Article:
Apple chief executive Steve Jobs may have expected the “antennagate” controversy over the iPhone 4’s reception problems to die down after Friday’s event where he offered free rubber cases for customers who suffered from dropped calls. But by saying that all smartphones have antenna problems, Jobs stirred the pot.
Nokia fought back yesterday, saying that it does not put form over function in its designs and it prioritizes antenna performance over physical design if they are in conflict. Now, Research in Motion, the maker of the BlackBerry phones, has taken great umbrage at Jobs’ reference to the antenna problems of BlackBerry phones.
“Apple’s attempt to draw RIM into Apple’s self-made debacle is unacceptable,” said RIM spokesmen Mike Lazaridis and Jime Balsillie, in a statement. “Apple’s claims about RIM products appear to be deliberate attempts to distort the public’s understanding of an antenna design issue and to deflect attention from Apple’s difficult situation. RIM is a global leader in antenna design and has been successfully designing industry-leading wireless data products with efficient and effective radio performance for over 20 years. During that time, RIM has avoided designs like the one Apple used in the iPhone 4 and instead has used innovative designs which reduce the risk for dropped calls, especially in areas of lower coverage. One thing is for certain, RIM’s customers don’t need to use a case for their BlackBerry smartphone to maintain proper connectivity. Apple clearly made certain design decisions and it should take responsibility for these decisions rather than trying to draw RIM and others into a situation that relates specifically to Apple.”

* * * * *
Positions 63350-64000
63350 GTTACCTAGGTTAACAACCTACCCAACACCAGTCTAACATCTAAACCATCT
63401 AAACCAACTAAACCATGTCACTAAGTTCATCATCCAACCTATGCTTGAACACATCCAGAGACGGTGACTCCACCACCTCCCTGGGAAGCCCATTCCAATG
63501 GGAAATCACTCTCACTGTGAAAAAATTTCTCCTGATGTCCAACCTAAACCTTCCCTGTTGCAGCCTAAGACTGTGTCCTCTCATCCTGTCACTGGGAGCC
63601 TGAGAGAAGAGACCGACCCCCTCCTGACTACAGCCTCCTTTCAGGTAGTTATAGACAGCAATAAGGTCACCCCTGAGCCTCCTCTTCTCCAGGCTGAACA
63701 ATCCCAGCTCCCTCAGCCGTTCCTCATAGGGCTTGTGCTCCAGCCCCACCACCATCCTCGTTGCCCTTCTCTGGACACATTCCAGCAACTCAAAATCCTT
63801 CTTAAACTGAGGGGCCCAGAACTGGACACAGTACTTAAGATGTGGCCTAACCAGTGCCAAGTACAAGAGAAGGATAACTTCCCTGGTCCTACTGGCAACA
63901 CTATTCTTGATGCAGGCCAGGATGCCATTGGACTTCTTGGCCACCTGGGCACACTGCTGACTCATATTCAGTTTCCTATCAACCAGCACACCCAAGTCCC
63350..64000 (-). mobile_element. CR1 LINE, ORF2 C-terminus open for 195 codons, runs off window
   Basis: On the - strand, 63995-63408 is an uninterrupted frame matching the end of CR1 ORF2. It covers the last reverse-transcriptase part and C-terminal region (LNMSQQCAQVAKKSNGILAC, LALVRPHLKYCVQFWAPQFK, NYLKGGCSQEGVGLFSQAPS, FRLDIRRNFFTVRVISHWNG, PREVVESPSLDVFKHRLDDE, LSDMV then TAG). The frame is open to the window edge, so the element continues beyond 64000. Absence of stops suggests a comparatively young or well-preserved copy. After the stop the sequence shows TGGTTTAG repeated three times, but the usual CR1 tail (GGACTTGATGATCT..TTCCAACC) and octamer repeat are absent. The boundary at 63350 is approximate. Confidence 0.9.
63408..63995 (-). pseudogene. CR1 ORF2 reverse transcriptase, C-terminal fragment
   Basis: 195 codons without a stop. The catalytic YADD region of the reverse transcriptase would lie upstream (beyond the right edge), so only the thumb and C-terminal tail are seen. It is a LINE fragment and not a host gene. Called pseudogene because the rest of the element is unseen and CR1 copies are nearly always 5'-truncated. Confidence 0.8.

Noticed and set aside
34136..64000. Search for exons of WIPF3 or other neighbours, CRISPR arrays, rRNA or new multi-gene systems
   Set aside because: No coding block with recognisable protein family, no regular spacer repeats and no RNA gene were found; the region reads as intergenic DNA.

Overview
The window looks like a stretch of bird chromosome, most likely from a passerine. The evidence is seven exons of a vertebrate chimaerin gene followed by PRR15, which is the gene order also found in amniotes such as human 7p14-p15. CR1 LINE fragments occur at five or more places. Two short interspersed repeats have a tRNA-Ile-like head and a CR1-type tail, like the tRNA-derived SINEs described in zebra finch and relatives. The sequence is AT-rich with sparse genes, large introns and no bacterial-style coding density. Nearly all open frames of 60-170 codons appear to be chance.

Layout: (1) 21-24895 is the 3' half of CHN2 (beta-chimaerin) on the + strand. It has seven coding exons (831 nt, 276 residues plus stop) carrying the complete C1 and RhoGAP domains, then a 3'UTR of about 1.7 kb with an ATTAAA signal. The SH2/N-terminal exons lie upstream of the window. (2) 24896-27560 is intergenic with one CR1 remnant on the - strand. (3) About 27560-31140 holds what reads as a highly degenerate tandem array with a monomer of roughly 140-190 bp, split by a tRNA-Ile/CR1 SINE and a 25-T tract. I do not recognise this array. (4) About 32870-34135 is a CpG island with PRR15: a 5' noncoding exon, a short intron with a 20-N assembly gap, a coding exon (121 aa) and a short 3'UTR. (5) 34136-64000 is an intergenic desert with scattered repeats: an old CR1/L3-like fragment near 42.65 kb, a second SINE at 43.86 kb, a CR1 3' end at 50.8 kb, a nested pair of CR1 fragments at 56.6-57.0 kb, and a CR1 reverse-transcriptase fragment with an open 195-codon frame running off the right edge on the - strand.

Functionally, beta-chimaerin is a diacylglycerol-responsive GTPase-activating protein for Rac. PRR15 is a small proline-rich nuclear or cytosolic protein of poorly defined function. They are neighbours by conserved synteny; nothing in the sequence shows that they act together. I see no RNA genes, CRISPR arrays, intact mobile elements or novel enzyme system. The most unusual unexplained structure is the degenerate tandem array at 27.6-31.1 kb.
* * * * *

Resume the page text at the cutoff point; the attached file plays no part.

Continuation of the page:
And Motorola added, “It is disingenuous to suggest that all phones perform equally. In our own testing we have found that Droid X performs much better than iPhone 4 when held by consumers.” HTC said that 0.16 percent of its Droid Eris customers have complained about reception problems, much smaller than Apple’s percentage.
Apple, meanwhile, took the offensive even further by creating a web page with videos of other smartphones dropping reception or calls when gripped in the wrong way. While many expected Jobs to simply apologize for the iPhone 4’s reception problem — dropping calls when it is held the wrong way — Jobs demonstrated other phones failing in the same way and declared, “all smartphones have weaknesses.”
Jobs’ videos showed that phones with antenna problems include the Samsung Omnia II, the BlackBerry Bold 9700, and the HTC Droid Eris.
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